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Q&A with Hannah Clinch, POP shop director.

Hannah Clinch runs a design and research agency in Dunoon called Tacit Tacit. She also runs the POP shop, a shared work and collaboration space informed by local research into the support needs of people setting up new enterprises locally.

POP shop enterprises is a community interest company (CIC) which is dedicated to co-designing local solutions to climate change that build health and wealth in the community.

What is the POP shop about?

Fundamentally, the People Of Place shop (or POP shop for short) is a work and collaboration space. The shop provides desk space for small local and social enterprises, including Tacit Tacit and Sure Shot film, and we also co-host monthly Dunoon and Cowal Cowork meet-ups with Dunoon Community Development Trust. Our goal is to build connections and peer support in the community to help retain work and opportunities locally.

There is also a Green Mapmakers desk at the shop. This desk has been sponsored by New York-based not-for-profit Green Map System, who provide map-making tools to communities all over the world including Dunoon. The desk is available for visiting and local Green Map makers, if we can fit them in.

At the back of the shop we have a series of workshops. These are rough and ready spaces that have been used for more practical activities such as traditional skills workshops and Grow Food, Grow Dunoon used them for growing workshops. Also, we are in the process of creating a new garden at the shop for our social enterprise project called Dunoon Goes POP. The garden focsed on flavour giving plants and is been designed and made by a small team of local volunteers working with Lynne Maclagan of Papaver Gardening.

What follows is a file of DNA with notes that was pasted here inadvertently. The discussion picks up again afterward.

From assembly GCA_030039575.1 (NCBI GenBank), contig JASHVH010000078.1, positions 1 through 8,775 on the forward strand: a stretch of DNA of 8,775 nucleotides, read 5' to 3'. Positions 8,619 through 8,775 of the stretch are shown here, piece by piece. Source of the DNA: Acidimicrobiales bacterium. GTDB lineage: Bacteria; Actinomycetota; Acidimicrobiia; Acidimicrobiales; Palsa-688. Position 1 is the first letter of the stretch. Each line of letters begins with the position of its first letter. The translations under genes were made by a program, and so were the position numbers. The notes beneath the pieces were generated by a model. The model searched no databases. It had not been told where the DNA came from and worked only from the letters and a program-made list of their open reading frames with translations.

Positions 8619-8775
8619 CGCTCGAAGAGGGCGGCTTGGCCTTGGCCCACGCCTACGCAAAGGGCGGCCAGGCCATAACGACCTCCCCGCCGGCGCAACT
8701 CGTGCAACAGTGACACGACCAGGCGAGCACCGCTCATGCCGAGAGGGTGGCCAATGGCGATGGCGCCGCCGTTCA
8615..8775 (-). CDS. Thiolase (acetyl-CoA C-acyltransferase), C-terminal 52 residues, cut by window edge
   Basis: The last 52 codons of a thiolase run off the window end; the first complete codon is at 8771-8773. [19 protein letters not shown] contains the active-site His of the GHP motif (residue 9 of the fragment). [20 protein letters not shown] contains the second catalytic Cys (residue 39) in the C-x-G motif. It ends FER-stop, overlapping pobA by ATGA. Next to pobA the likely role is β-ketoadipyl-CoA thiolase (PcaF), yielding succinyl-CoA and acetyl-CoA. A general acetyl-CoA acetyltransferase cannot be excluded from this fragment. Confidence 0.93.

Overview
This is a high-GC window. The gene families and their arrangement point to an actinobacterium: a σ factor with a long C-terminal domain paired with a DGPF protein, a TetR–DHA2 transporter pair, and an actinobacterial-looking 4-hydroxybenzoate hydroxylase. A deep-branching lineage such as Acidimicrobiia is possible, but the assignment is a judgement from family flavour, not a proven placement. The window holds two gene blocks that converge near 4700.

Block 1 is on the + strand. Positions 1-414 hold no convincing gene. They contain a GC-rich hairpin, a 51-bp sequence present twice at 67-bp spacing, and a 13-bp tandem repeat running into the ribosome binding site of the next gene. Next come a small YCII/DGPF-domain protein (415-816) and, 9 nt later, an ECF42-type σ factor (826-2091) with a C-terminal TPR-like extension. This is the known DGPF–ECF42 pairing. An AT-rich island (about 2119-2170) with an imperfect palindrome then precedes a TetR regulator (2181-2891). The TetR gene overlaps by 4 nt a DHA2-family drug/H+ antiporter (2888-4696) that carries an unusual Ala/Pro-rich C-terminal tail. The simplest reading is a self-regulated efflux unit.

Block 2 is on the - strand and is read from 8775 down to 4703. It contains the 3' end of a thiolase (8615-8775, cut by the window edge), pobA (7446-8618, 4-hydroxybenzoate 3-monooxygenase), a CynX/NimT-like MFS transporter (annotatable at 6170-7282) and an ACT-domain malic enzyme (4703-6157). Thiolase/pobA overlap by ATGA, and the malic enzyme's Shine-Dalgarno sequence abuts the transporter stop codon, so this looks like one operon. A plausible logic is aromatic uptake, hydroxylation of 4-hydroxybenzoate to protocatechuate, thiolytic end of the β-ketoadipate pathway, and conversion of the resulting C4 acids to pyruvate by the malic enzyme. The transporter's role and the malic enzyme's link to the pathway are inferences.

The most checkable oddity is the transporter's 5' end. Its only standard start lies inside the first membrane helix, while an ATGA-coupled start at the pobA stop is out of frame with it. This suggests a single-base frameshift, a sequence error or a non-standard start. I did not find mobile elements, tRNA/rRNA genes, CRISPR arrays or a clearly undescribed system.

Beyond the space, we also create projects that respond to local environmental challenges. These projects set out to use the skills and interests of our members and generate work and training opportunities here in Dunoon. It’s been really exciting over the last few years to partner with other local community-driven organisations, such as the Dunoon Community Development Trust and Argyll and Bute Council’s CARS project to work out how a joined up approach to project development can support regeneration here in Dunoon and promote learning about low carbon approaches to solutions..

Who is behind the POP shop? 

It’s me who runs the day-to-day activities here. And I have a board of directors made up of local people or people with an interest in design and social innovation.  POP shop member Mike Blanco of Sure Shot Film provides technical support and gardener and writer Lynne Maclagan of Papaver Gardening provides promotional services and tends to our window boxes.

In addition, we work in collaboration with Dunoon Community Development Trust to support community engagement activities linked to the sustainable regeneration of the town.

How did the POP shop come about?

The shop came about through a few strands of research I did through my design agency Tacit Tacit, in partnership with the Dunoon Community Development Trust, formerly known as the Dunoon Area Alliance.

Through the research I learnt about the support needs of people setting up businesses in the local area, particularly women and people working freelance and around care responsibilities, was a core focus of the research. The research identified that people felt socially and professionally isolated when trying to set up businesses here in Dunoon. They also lacked vital networks that can lead to work.